British summer is infamous for its bi-polar weather conditions. That’s why when Brits do get a glimpse of sunshine, we’re straight outside firing up the BBQ, heading out camping and working on those beetroot red tans on the nearest patch of grass.
But, in amongst the festivities we see over 27,000 fires started on UK heathland and moorland each year - that’s 73 a day*. We can bring this worrying number down by making sure we’re aware of fire safety rules during the summer months – when grassland will be dry and more prone to spread fire.
Here’s ADT’s guide to outdoor fire safety this summer:
In the countryside
If you’re out for a walk in the countryside or woodlands, there are a few things to watch out for. First, never start an open fire in the countryside - especially on dry grass. If you want to enjoy a fire on a summer night, there are plenty of areas set up to handle this safely across Britain.
Always avoid putting out cigarettes on the grass or throwing them out of the car window, they can easily start fires. You should obviously take any litter home with you, but glass bottles in particular can reflect the sun and instantly set the area alight.
Having a BBQ
First thing to note is to always keep a bucket of water next to the BBQ. That way, if it gets out of control you’re prepared. It’s also good to buy some recognised lighter fluid, you should never use petrol of paraffin to stir up a BBQ.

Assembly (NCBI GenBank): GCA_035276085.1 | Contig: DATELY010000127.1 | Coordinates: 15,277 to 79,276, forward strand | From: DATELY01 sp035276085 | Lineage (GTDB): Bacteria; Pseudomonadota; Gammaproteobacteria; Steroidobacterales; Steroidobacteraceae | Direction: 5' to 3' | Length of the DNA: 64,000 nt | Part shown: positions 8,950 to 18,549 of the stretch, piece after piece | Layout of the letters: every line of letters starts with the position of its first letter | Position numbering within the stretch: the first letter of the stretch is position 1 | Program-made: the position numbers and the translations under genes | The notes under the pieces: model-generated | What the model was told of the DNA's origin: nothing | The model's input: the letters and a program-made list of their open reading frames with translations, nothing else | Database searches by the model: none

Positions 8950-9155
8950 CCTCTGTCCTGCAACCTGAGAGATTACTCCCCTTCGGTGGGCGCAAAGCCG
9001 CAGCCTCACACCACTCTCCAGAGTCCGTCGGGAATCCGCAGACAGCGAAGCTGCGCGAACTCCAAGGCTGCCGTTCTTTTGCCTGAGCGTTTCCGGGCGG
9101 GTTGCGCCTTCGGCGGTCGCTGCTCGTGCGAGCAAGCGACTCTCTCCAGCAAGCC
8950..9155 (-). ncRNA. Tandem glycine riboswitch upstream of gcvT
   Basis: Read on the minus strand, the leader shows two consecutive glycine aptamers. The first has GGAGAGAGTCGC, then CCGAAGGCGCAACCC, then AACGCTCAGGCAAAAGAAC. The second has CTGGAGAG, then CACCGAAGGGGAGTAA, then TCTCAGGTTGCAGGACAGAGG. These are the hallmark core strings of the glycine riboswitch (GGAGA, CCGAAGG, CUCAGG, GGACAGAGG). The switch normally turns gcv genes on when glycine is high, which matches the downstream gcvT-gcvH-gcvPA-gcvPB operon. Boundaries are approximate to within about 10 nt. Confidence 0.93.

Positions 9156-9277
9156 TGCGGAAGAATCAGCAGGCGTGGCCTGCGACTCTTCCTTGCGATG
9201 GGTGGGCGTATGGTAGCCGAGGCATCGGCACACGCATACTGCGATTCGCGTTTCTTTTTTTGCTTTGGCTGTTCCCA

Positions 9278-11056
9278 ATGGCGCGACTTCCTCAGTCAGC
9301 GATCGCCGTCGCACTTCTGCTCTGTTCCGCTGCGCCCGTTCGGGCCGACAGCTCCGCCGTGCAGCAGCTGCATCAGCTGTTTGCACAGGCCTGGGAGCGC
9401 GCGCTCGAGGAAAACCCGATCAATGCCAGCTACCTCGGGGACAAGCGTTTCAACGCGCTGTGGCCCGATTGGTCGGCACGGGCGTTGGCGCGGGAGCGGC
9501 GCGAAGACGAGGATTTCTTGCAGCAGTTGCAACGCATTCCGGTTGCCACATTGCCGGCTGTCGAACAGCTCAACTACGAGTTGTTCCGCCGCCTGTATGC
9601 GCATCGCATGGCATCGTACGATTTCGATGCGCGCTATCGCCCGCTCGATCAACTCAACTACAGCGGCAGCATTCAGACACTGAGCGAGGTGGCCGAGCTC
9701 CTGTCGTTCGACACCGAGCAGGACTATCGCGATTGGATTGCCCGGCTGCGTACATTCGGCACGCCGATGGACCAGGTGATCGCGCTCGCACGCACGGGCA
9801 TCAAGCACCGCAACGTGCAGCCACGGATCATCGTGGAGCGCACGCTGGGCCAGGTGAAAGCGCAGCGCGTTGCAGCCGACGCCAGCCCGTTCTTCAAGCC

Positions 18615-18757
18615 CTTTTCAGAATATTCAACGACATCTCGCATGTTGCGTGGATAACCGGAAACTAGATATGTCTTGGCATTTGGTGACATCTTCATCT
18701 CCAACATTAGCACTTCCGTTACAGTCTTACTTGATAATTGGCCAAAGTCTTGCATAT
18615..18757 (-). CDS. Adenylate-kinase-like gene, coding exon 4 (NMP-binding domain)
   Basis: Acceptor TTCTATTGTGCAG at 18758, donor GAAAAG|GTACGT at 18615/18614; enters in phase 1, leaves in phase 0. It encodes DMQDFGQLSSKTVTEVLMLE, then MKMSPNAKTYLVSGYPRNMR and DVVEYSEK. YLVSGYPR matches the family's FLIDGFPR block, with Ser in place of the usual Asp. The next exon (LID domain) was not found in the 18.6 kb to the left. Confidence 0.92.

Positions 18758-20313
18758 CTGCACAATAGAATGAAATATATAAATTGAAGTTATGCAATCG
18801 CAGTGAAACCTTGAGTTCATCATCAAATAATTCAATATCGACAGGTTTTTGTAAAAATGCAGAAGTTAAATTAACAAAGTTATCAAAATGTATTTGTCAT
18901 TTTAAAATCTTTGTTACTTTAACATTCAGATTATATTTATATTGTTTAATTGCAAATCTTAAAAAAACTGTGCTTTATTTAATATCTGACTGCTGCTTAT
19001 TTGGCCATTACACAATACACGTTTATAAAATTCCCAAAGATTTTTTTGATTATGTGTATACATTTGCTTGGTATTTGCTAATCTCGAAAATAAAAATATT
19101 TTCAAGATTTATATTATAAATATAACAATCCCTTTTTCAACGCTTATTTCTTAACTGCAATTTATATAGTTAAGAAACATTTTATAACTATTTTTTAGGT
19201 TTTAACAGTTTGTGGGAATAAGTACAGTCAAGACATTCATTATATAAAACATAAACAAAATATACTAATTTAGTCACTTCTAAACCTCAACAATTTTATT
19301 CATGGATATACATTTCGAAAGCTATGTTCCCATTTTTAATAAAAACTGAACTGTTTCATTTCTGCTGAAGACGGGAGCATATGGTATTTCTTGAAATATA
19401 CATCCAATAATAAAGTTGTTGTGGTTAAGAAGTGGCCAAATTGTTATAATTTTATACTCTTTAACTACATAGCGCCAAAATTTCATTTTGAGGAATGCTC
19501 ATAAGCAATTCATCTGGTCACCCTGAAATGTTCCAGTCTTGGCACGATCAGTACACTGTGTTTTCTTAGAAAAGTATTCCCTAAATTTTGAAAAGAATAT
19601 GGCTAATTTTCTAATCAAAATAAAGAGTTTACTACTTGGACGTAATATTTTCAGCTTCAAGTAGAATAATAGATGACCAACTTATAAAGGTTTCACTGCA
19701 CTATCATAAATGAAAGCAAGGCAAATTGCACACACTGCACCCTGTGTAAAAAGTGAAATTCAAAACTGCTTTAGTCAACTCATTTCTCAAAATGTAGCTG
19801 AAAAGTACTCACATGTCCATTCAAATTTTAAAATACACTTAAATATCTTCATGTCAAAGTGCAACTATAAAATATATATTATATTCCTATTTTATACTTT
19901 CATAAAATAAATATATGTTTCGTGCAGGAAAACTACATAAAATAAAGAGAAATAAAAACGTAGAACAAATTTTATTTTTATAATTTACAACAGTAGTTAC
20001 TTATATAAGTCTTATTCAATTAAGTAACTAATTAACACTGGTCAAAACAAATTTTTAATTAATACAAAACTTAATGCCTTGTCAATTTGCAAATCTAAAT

Make sure your BBQ is well away from sheds, outhouses, trees and shrubs, and never use it indoors or inside a tent. When you’re finished always empty the ashes onto bare garden soil, not in plastic bins or on grass where they can cause fires.
When you’re camping
As soon as you arrive on-site, check the fire safety procedure. Then set up at least 6m away from other parked caravans and tents, so if a fire does start it will be unlikely to spread.
Don’t smoke or cook inside a tent as most cheap ones are highly flammable, it’s also a good idea to keep cooking equipment away from any grassy or wooded areas on-site. Most established camp sites will have areas or equipment available to help you cook safely.
It goes without saying, but never try and tackle a fire that can’t be put out with one bucket of water. If you spot a fire in the great outdoors, call the fire brigade immediately. It’s not worth risking it spreading to the whole area or your own personal safety.
Do you have any great tips for fire safety outdoors? Share with us on Twitter or Facebook.
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